Didier describes how board members now have responsibilities and pressures (from all sides of society and regulators) that they did not have in the past. This raises a new issue coming under scrutiny – the effectiveness and quality of the dynamics within the board. Didier relates how psychological safety on boards has become an area of focus. Are members able to raise questions and discuss everything they genuinely want to and are concerned by? Is there a dominant actor somewhere that exerts pressure that limits the quality of the board discussions? Some regulators are now examining this. Clearly, this makes board work interesting and, to some degree, even more, engaging and powerful than in the past, but also much more demanding.
“The world has become too difficult to navigate for boards to be compromised in any way”
Didier reports that many boards are asking themselves how to future-proof the board. He believes there are four main areas of board failures. Firstly, classical risks, where organisations are not resilient or prepared and thus not able to pull quickly out of risk situations. He describes how the Russian-Ukraine situation has been one of these tests, but others include inflation, greenwashing and ESG at large, and boards need to prepare themselves.
Secondly, Didier describes the risk of board failure due to strategic blindspots, including the organisational context and the role the board takes in strategy work. Boards need to identify the right values and vision for the organisation, organisational alignment to the vision while also calibrating with the strategic context. Engaging with values is sensitive in today’s world, where views around ESG and diversity around national interests are engaging values in many ways.
Didier describes a third board risk in the quality of the relationship between executives and non-executives. He outlines the issues of how to foster deep trust while playing clear, separated roles, and believes that the board works almost as a team in supporting the executives while simultaneously understanding when to challenge and ask the hard questions needed. This is the very delicate balancing act the best boards manage, and the quality of the Chair is absolutely central to the success of the governance.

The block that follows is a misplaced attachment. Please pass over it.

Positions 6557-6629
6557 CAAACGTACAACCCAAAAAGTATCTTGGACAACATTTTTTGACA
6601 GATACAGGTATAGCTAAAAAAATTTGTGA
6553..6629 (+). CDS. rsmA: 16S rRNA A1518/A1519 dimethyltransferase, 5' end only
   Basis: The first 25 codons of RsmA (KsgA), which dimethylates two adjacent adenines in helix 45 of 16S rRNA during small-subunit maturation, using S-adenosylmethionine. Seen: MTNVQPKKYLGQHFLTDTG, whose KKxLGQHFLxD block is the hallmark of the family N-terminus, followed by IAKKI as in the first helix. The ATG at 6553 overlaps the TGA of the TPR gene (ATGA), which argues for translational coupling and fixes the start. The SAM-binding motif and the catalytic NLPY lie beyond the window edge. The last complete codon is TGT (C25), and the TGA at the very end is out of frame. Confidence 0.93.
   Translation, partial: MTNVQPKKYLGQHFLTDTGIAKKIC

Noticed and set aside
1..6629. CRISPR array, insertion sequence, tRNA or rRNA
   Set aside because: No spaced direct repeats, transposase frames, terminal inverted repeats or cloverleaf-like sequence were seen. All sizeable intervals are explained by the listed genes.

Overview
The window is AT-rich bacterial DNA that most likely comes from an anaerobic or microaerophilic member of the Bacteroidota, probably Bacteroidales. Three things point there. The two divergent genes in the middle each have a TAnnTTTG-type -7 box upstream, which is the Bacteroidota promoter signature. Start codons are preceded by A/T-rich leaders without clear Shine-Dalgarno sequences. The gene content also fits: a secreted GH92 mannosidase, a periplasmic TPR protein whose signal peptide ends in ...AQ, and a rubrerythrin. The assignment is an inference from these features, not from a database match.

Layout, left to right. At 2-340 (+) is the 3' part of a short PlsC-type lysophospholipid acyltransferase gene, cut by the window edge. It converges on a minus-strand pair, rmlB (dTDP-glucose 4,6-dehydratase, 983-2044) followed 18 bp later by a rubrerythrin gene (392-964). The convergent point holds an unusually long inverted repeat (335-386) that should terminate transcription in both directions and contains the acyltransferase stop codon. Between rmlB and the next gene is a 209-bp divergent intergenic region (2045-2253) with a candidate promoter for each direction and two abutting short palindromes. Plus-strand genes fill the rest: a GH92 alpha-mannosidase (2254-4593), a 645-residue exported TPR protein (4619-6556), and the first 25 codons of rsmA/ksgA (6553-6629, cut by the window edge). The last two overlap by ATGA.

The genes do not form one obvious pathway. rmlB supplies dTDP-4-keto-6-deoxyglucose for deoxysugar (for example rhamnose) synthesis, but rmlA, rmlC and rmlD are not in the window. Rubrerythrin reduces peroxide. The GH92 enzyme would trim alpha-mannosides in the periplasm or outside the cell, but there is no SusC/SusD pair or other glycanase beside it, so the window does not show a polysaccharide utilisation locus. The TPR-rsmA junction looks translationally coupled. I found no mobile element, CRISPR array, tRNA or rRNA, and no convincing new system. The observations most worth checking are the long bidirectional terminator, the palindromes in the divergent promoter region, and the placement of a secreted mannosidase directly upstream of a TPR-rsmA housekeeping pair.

The final area of board failure that Didier sees (and that he finds concerning) is integrity failure. Organisations need to find a system for oversight of integrity failures, but more importantly, developing ‘speaking up’ capability of the board. Didier still sees conflicts of interest and tensions at the board level which are of concern.
“The best boards know how to prioritise”
Didier explains that boards can easily get swamped with regulatory compliance, preventing discussion of the most important topics for the organisation. Prioritisation is key, and Didier believes it is not the Secretary or Chair’s role to ensure prioritisation happens. Today, governance is not just about the board and executives, but also requires the active engagement of investors, owners, and shareholders. For example, investors’ pressure for ESG has been increasingly central to board engagement. His view is that investors’ pressures are increasingly informing priorities.
The three top takeaways from our conversation are:
- Governance has become a key driver of performance, and better-governed companies perform better. Good governance cuts some of the downside risks and increases some of the upside great opportunities.
- We are moving to a world of winners and losers, and governance will be the driver of difference. We will see greater difference emerging between best in class and worst in class.
- Governance today is transforming, creative, and in touch with society and stakeholders. It is inventing new practices around stakeholders, innovation, agility, and resilience. So, look at best-in-class boards for inspiration because governance will be the driver of the difference in the future.